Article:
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GitHub Feed Update Sparks Controversy among Developers

GitHub's move from a chronological feed to an algorithmic one is making it harder to discover new repositories and follow updates in real-time.


recently introduced changes to its user feed, aiming to consolidate and streamline content. However, the move has been met with significant backlash from its user base.

A Shift from Chronological to Algorithmic

The primary bone of contention lies in GitHub's decision to transition from a chronological feed to an algorithm-driven one. Users have expressed concerns that this change diminishes the platform's utility, making it harder to discover new repositories and follow updates in real-time. One user on the GitHub community announcement lamented, “The chronological feed works great for a lot of people… Not everything has to become like , , or . We are here to get work done, not engage with whatever your algorithm thinks we like.”

Users Voice Their Concerns

Several users took to the platform's discussion boards to voice their dissatisfaction. Comments ranged from pleas to revert the changes to threats of migrating to other platforms like GitLab. A notable sentiment was the desire to retain the chronological feed, with one user stating, “Please, GitHub, listen to the feedback of the users and keep the option to have a chronological timeline like we had until yesterday.” Another user pointed out the potential pitfalls of algorithmic feeds, noting, “Not every kind of people tolerate brainwashing.”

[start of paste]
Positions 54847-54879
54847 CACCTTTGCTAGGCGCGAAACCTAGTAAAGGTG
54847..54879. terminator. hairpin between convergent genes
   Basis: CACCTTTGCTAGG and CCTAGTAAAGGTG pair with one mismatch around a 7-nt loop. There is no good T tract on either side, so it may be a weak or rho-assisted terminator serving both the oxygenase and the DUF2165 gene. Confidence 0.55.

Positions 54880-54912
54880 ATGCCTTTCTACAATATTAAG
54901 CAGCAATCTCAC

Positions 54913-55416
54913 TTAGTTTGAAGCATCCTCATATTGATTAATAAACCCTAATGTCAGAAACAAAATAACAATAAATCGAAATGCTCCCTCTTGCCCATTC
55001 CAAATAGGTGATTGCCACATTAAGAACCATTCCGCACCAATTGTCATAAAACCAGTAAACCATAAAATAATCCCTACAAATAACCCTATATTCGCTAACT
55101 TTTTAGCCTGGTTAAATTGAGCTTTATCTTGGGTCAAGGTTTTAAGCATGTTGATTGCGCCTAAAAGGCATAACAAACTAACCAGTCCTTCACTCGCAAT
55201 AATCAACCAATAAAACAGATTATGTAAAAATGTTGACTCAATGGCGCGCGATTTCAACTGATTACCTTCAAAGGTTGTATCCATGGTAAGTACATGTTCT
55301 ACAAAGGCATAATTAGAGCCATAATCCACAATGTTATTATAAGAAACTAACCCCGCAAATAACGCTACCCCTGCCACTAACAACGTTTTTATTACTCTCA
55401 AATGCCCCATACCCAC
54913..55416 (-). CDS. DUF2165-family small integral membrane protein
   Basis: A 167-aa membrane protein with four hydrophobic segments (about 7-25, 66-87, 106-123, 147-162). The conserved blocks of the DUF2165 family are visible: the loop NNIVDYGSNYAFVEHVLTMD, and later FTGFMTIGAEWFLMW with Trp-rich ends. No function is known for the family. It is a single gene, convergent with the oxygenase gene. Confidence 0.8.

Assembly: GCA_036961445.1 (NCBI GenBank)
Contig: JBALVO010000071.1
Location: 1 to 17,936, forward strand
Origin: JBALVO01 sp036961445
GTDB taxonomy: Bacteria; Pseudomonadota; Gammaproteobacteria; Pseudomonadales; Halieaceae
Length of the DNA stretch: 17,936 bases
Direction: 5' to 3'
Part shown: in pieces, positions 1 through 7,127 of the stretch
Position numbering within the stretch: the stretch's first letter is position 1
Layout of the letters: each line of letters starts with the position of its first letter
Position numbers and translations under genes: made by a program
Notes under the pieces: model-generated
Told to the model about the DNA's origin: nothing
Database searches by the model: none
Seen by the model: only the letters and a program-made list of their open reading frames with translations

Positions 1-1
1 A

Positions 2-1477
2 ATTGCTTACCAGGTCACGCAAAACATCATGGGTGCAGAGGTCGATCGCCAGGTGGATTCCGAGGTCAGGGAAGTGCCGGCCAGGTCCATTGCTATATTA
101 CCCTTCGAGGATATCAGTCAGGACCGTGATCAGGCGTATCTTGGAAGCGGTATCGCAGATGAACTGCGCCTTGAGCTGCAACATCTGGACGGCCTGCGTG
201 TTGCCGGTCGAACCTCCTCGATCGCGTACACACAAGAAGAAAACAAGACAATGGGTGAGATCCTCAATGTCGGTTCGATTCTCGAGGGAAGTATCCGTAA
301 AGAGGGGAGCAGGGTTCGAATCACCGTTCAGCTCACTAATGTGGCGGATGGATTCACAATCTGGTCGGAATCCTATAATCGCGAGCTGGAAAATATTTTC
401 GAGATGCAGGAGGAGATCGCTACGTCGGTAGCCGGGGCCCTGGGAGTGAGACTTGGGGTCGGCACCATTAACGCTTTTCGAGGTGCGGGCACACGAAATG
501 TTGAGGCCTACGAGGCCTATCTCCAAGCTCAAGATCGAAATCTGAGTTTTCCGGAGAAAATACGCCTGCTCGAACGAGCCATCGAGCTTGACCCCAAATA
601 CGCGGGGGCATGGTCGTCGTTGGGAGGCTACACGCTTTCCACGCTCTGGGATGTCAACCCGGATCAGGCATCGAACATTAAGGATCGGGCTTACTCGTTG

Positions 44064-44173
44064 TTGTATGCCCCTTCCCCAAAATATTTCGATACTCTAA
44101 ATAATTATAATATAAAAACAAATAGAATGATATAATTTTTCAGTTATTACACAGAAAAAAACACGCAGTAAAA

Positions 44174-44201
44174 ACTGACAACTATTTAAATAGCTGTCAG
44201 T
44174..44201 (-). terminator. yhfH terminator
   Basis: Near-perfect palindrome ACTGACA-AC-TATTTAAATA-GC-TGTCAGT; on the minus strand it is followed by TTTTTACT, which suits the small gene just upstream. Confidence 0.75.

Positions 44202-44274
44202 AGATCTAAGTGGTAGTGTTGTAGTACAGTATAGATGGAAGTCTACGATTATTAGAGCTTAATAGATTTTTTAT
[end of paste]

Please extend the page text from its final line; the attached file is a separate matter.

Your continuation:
While the feed update might seem like a minor tweak, it underscores the broader debate about algorithm-driven content. Platforms like Twitter and Facebook have faced similar criticisms in the past. The challenge for GitHub will be to strike a balance between introducing new features and maintaining the platform's core utility for its users.

Recent New Repository Rules

 has announced the general availability of repository rules, a new feature designed to enhance branch protections and ensure consistency across repositories. According to the official announcement by Patrick Knight, repository rules allow developers to define branch protections in their public repositories with ease. This includes the ability to protect multiple branch patterns using a single ruleset, making it easier to manage and enforce rules across different branches.

Luke Jones
Luke Jones
Luke has been writing about all things tech for more than five years. He is following Microsoft closely to bring you the latest news about Windows, Office, Azure, Skype, HoloLens and all the rest of their products.

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